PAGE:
Follow the Money: Turkish Cash Flows from Europe, Not Gulf

Article Summary
Turkey’s rulers are trying to stimulate trade with wealthy Gulf nations. Gungor Uras argues that such a strategy from Ankara doesn’t make sense, since the vast majority of currency inflow to Turkey comes from European nations.

In the first seven months of 2012, of the $7.1 billion sent from [Turkish] residents abroad, $5.924 billion was from European countries and only $103 million from Gulf countries. So why do our rulers still dream of foreign currency from the Gulf flooding in to Turkey?

From Saudi Arabia we received $41 million, from Kuwait $31 million, from Bahrain $17 million and from the UAE $12 million. This is not unique to 2012.

Last year, in the first seven months of 2011 we had received $62 million from the Gulf.

Of course, we can’t get angry with the Gulf or other countries for not sending more. But we should acknowledge the reality. Our erstwhile rulers have been telling us for years that we will be flooded with money from the Gulf.

Nobody coming to set up factories

Some of the terminology used, such as “direct investments or direct foreign capital investments,” can be misleading as they don’t offer any clues as to their intentions.

Foreign capital from abroad comes (1) for new investment to set up a factory. These are high volume transfers of the type we prefer. Or it comes (2) to buy an entity in Turkey such as banks, insurance companies, industrial firms, real estate. (3) Or it could be to open an office in Turkey and pay their expenses or (4) it comes to expand an office, plant or company already established in Turkey or to increase their capital.

It's impossible to understand how much foreign currency comes for what purpose by looking at the figures issued by the Central Bank. But, judging from their fragmented nature and rather low levels, we can see that these funds are not coming for new investments. We are not denigrating this flow but we should know at least what is it about.

$3 billion for services

Of the $7.1 billion that came to Turkey as direct investments this year, $3.4 billion was for the production sector and $3 billion was for the services sector. In the first seven months of 2012, $580 million was for the utilities sector — electricity, gas, water. This is compared to $2.4 billion last year.

Of the $3.4 billion that came to the production sector, $2 billion was for food, alcoholic and non-alcoholic beverages; $410 million was for rubber and plastics; $348 million was for chemicals; and $208 million was for textiles and apparel production.

Last year, in the first seven months of the year, the services sector received $6.5 billion. This year, in the same period, this was $3 billion. A sharp reduction came in the financial sector (banks, insurance) which was $6.5 billion for first seven months of 2011 and $772 million this year. This year, interesting inputs were $204 million for real estate and $280 million in the health sector.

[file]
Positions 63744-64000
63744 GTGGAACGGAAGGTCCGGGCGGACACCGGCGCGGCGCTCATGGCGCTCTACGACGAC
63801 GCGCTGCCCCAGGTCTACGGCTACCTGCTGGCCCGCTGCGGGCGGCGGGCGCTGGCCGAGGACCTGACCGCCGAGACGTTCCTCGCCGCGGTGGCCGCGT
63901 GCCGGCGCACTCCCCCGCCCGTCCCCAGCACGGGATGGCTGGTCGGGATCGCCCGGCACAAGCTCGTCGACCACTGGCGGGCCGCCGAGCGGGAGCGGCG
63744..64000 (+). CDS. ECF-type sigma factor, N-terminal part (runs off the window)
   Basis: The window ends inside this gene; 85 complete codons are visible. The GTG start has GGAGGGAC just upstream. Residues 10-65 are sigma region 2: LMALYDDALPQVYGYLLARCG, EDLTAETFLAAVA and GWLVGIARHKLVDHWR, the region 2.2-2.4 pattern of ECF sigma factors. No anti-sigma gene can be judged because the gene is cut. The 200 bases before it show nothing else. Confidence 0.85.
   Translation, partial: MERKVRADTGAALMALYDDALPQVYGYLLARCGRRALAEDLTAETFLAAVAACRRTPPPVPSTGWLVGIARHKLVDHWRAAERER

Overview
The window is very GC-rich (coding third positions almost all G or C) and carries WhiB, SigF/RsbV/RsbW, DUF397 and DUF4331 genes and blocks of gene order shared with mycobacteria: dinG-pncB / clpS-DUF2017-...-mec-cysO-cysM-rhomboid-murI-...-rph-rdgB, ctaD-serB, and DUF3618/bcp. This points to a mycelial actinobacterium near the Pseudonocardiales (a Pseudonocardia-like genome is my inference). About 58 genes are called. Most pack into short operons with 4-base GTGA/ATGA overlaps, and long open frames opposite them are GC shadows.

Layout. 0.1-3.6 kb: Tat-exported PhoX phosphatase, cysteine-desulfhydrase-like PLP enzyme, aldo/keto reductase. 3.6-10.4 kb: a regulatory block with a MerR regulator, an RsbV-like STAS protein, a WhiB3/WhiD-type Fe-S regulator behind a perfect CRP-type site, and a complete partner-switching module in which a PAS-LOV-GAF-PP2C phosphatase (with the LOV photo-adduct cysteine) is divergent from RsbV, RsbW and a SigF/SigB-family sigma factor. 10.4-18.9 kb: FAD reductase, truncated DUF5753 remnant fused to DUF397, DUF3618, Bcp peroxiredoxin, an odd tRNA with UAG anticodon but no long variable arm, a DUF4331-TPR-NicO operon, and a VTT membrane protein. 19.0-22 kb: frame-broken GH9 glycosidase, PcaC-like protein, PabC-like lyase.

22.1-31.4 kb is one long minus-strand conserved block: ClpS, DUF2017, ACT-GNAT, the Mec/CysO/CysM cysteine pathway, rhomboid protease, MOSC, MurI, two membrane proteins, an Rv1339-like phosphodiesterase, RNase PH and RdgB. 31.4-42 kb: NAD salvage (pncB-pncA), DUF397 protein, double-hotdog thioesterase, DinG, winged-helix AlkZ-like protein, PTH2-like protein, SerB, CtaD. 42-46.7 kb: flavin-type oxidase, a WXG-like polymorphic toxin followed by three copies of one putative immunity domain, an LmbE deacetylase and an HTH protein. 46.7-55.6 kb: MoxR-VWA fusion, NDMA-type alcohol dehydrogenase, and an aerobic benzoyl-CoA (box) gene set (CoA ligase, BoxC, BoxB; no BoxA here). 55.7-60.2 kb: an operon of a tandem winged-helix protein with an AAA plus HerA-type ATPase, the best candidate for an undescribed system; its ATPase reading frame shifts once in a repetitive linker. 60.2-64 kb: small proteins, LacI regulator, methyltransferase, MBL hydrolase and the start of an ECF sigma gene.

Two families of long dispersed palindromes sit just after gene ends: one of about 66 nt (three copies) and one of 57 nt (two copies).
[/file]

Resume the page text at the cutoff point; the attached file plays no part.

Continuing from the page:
Flow from Asia slow

The Central Bank lists one by one all sources of foreign currency. As a region, most money [sent to Turkey] came from Europe. Last year, in the first seven months, $9.3 billion came from European countries. This year in the same period it was $5.9 billion.

In the second place in terms of remittances this year is Azerbaijan and Georgia with a combined $538 million. Last year, a total of only $12 million came from these two countries. This year, Azerbaijan sent $226 million and Georgia sent $312 million.

We received $269 million from North America, compared to $377 million in the first seven months of 2011.

In the first seven months of this year we received $340 million from Asian countries, with Malaysia leading with $240 million. South Korea sent $42 million and $8 million came from Japan. This data is crucial to assessing Turkey’s foreign economic relations.

We have to know which countries are important

Our erstwhile rulers seem to have forgotten our ties with the European Union. But figures speak for themselves. Our economy is heavily linked to European countries.  We are not only selling things to them and earning foreign currency from our exports but they also provide direct foreign currency flows.

No matter the red carpet we roll out for them, the glorious monarchs and princes of our Muslim brethren [in the Gulf] are not funneling funds to Turkey.

As I said before, they are not obliged to send us money but for some reason our leaders cannot free themselves from their delusions of rivers of money flowing from the Gulf. This is what is wrong.

Found in: turkish exports to mena, turkish economic policy, turkish economic growth, turkey

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